Plant Life = Better Life?

I came to college with 3 succulents and a cactus.  My roommate came with 3 cacti and 14 succulents.  As I’ve recently added one more of each to our collection, I’ve been wondering if these small plant forms have done more than contribute a pleasing aesthetic to our living space.

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A study discussed in an article I found covers this very question. Research has shown that nature has a positive effect on humans, whether it be a walk through the park or even looking at a work of landscape art.  Psychological benefits also come from having plants in your living space.  But what is it about having a tiny life form, that makes for a happier and healthier you?

While succulents and cacti might not have the same effect that a Boston Fern, a Peace Lily, a Spider Plant, or English Ivy have on human health and air quality, there is something to say about keeping plant life close at hand.  Plants undergo the oxygen-carbon dioxide cycle, which means that the carbon dioxide that we release, plants absorb.  The oxygen that plants then release, we breath in.  And so the cycle continues. Succulents and cacti aren’t nearly as effective in this process as are the plants listed above.  However, studies have shown that having plants in your living space improve the quality of one’s concentration and memory. A study conducted by the University of Michigan found that being around nature, whether it be going outside or bringing the outside in, increases memory retention up to 20%. I found this result incredibly fascinating, as my memory (especially my short-term memory) can be incredibly spotty from time to time.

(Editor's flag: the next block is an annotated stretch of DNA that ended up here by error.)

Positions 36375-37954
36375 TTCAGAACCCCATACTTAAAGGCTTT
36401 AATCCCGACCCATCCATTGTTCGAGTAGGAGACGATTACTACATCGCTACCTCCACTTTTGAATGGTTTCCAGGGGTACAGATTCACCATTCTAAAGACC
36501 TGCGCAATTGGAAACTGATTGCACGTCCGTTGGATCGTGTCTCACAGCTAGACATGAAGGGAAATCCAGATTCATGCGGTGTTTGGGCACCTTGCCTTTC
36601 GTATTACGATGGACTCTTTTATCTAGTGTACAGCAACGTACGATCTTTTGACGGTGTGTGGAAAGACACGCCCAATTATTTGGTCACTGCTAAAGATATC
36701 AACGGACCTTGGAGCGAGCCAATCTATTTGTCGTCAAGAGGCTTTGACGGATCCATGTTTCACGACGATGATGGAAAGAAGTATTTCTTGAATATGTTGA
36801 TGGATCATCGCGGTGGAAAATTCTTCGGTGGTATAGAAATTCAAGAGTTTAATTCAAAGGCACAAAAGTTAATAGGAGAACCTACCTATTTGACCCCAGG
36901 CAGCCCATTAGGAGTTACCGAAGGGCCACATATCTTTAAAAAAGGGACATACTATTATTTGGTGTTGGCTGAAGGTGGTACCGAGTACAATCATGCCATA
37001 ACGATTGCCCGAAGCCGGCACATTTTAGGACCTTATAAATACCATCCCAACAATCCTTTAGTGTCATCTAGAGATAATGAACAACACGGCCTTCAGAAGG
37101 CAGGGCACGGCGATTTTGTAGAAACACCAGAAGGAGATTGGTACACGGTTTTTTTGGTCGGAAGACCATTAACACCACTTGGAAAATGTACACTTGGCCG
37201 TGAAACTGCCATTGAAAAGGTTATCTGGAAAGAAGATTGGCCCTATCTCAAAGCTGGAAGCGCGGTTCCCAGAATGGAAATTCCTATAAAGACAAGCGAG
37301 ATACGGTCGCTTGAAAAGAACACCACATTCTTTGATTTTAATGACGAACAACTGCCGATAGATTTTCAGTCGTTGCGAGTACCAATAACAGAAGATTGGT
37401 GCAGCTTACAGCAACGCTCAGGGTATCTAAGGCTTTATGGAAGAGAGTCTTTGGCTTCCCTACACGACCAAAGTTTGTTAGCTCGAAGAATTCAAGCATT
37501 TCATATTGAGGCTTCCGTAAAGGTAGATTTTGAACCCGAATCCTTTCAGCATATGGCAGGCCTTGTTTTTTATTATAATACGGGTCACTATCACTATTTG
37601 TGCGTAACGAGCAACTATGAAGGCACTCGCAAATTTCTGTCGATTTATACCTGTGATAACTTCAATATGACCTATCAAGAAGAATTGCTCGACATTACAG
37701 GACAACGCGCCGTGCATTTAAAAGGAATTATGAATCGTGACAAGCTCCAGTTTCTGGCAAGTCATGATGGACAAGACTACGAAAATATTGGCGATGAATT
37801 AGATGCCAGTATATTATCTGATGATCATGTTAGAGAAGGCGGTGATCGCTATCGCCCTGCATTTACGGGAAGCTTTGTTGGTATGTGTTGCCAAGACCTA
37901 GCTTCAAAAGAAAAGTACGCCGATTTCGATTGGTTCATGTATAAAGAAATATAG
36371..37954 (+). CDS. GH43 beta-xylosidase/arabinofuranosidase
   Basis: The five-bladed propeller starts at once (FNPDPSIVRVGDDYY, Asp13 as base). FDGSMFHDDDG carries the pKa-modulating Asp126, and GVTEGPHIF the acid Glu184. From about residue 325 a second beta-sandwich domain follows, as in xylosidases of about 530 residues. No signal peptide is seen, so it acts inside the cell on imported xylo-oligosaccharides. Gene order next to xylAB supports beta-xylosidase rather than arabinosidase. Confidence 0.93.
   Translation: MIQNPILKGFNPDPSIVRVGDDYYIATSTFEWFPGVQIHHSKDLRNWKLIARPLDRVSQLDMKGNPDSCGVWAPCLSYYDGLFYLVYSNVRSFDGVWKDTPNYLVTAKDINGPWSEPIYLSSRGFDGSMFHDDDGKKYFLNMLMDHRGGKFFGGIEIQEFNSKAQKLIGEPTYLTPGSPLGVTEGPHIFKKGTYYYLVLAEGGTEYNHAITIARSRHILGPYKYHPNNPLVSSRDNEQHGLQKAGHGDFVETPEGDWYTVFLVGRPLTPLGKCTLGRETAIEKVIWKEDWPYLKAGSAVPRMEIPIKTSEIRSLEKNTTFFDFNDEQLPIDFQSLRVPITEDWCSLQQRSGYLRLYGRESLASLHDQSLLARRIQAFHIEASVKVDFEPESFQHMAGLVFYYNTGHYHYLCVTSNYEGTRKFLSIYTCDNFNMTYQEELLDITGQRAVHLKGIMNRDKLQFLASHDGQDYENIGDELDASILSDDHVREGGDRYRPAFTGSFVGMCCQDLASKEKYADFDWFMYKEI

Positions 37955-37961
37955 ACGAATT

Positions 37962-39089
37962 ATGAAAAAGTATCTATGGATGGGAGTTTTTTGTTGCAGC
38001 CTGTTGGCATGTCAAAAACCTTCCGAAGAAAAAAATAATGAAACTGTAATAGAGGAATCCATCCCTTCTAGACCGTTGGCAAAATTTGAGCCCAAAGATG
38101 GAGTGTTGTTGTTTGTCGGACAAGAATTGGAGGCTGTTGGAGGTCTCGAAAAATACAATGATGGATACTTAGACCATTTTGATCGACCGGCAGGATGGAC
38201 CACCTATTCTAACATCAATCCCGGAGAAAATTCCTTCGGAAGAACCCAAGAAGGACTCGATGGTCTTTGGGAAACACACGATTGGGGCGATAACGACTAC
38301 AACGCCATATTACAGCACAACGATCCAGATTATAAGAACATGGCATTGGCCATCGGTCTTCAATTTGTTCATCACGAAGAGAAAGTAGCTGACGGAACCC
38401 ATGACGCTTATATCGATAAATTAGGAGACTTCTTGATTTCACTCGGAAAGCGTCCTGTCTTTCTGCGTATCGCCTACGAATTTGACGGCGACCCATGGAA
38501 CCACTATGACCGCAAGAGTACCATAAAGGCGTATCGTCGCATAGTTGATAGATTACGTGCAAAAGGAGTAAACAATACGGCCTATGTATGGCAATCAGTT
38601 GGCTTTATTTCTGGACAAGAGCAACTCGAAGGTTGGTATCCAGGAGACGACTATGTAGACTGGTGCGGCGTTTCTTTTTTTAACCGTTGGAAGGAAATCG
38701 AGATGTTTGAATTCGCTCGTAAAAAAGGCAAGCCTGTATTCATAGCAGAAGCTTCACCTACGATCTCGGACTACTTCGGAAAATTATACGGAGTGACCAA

This article continued to discuss other benefits of plants bringing them into your living space.  One benefit that stood out to me is that owning plants reduces stress levels. This made a lot of sense to me, because while succulents and cacti don’t require a massive amount of care, they still need to be looked after and watered on occasion.  Cacti aren’t children, but they do need attention, and having the responsibility of caring for something besides yourself allows for stress to be turned into positive energy. The same can be said of owning other varieties of plants or any sort of pet animal.

Another benefit of owning plants such as cacti or succulents is that they are able to improve one’s perceived quality of life. The second article I attached discusses how people associate living in areas with natural beauty with a higher quality of life.  While the article is implying that living in physically beautiful places is what causes this association, I still believe that the aesthetic of a desk area filled with little potted plants can improve one’s perceived quality of life.

So here I am, back at square one.  Yes, having plants in your living space can work all sorts of incredible wonders for your mental health, but succulents aren’t necessarily grouped into this category of “10 Best Houseplants to Purify Your Air and Life.”  Maybe it is the aesthetic that provides all of the benefits… Or maybe I’ll end up writing another blog post towards the end of the semester only to contradict everything I have just stated.  I guess we’ll have to see!

5 thoughts on “Plant Life = Better Life?

  1. Rebecca Aronow